Andi Zeisler, author of Feminism and pop culture and co-founder of Bitch magazine will be providing students and staff with a workshop and public lecture that identifies and discusses the offensive aspects of mainstream media and how to actively participate in bringing those offenses into the spotlight. Zeisler’s workshop, titled Talking Back 101, is set to take place March 31 from noon to 1:15 p.m. at the Crow’s Nest in the Hixson Union Building. The workshop will be followed by a lecture from Zeisler later that evening from 6 to 7:30 p.m. in the Robinson Teaching Theatre.
Political science professor Kathy Lee had the opportunity to listen to Zeisler speak before in Moscow, Idaho at the Northwest Women’s Studies Association meeting three years ago. She anticipates the workshop and lecture will raise awareness in Whitworth’s student body about what they are watching on mainstream media.
“I think Zeisler will make students more aware of what they are taking in, and doing more critical thinking about it; whether it’s a song, ad or television show, they should be able to separate from it,” Lee said. “I may like something, but I also recognize that it is problematic at the same time. It is easy to ingest a TV show; I get it. I do it. But think, what is actually being said? What kinds of roles do women usually play in television today?”
Nichole Bogarosh, a lecturer in the continuing studies department, said she also supports the idea of looking at mainstream media with a critical eye. She encourages students to actively challenge what they see as offensive stereotypes, messages, and ideologies in the media, but to also applaud when they see something of value, she said.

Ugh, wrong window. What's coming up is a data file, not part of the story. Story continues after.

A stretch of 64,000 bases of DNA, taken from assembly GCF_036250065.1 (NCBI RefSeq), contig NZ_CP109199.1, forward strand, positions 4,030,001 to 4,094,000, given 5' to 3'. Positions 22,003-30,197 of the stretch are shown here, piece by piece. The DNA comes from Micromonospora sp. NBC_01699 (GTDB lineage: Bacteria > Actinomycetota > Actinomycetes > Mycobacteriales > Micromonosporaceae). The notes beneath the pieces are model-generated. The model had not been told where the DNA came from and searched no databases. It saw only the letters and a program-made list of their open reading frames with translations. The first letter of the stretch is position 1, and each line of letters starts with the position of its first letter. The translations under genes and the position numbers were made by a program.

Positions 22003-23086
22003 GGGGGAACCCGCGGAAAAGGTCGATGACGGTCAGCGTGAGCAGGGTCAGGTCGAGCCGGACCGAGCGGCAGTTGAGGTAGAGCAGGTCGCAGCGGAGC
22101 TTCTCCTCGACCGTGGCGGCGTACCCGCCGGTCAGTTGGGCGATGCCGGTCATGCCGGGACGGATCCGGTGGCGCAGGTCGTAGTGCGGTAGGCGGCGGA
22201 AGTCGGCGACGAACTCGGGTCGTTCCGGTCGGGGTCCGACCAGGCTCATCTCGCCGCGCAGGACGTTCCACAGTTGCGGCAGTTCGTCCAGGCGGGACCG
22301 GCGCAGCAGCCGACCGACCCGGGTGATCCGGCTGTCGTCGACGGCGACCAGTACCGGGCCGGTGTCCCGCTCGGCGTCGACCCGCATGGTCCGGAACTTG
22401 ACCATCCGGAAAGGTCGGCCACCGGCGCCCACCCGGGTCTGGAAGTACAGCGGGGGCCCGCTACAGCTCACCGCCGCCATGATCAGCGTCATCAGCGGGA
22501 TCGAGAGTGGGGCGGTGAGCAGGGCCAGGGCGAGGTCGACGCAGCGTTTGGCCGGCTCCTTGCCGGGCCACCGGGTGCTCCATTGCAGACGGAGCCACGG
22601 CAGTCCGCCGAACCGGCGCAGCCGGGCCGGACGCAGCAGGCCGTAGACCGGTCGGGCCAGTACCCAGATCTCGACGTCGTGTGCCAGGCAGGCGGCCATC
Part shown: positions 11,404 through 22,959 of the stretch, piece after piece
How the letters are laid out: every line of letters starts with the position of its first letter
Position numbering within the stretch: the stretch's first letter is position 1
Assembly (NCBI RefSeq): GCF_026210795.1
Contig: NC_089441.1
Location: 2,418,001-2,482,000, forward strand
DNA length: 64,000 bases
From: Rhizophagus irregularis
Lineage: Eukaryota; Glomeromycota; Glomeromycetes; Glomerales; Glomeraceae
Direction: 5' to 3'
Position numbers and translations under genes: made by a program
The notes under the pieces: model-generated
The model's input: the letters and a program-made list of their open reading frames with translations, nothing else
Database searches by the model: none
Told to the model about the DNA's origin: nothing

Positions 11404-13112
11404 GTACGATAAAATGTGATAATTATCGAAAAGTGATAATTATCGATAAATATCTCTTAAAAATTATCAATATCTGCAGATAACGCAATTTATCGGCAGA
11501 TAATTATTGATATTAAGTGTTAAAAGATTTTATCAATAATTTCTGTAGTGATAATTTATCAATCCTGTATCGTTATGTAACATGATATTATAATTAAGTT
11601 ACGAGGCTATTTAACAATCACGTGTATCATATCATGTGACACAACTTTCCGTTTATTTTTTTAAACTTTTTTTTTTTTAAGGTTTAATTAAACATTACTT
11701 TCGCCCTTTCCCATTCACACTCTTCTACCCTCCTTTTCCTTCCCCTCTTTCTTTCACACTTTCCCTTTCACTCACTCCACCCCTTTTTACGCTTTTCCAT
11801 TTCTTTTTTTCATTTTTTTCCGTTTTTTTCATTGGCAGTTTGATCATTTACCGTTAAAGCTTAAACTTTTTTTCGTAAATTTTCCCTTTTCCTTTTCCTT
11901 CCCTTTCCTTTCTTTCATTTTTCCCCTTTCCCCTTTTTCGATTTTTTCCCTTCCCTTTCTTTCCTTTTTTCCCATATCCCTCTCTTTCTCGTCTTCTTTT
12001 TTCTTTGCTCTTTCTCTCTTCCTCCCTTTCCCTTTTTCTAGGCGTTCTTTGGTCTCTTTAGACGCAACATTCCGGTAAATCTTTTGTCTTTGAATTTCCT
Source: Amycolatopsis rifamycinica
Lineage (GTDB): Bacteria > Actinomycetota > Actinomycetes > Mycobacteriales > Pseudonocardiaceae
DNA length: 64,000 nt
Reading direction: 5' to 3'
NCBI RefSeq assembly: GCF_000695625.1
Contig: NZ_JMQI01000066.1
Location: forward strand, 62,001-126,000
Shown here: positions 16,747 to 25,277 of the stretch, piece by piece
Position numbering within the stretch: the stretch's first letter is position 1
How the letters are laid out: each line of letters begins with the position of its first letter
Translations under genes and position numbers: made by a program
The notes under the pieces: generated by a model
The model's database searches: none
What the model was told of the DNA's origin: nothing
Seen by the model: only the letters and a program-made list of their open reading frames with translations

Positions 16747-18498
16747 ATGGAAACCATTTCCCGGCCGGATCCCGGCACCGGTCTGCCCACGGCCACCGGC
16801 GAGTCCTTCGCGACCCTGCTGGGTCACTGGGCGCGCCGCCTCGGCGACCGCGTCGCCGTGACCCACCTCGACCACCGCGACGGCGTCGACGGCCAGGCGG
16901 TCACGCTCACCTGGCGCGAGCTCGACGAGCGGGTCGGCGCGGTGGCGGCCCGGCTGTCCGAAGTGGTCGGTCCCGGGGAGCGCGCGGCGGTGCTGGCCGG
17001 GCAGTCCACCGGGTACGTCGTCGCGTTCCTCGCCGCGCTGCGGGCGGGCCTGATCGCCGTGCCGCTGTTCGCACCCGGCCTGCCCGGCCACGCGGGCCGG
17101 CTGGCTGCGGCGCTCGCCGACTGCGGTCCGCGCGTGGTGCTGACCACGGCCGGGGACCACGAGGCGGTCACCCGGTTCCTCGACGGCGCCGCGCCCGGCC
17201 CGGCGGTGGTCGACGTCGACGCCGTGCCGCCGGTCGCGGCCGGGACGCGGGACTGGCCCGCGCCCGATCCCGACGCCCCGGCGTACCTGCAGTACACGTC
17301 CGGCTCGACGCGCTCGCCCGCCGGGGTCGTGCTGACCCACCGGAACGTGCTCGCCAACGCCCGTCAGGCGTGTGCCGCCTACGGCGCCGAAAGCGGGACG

“I want the students to see they can have a voice in what happens. For example, in my Intro to Women’s Studies course, I encourage them to send tweets when they see something offensive on TV, in films and other media,” Bogarosh said.
The Talking Back 101 workshop will include both a slideshow and presentation that address the power of media response. In the workshop, Zeisler will also share stories of success from individuals who have taken on demeaning or offensive advertising campaigns and media messages.
Whitworth is working in conjunction with Gonzaga and the Northwest Alliance for Responsible Media to bring Zeisler to campus on the final day of Women’s History Month.
“Zeisler is a prominent scholar and public figure, so it is important that we get as much support from the Spokane area as we can,” English professor LuElla D’Amico said. “We are hoping to draw a big audience.”
Zeisler’s lecture will be the final event in a month full of activities both promoted and put on by Women’s and Gender Studies. Some of those activities include a Feminine Hygiene Drive, a lecture from the founder of the non-profit organization Act4Accountability, Lola Oso and Whitworth Celebrates 125 Years: Women at Whitworth Past and Present.
“WGS at Whitworth is excited to have the opportunity to have such a dynamic figure come to campus to herald the end of what promises to be one of the most exciting celebrations of Women’s History Month we’ve ever had,” D’Amico said.
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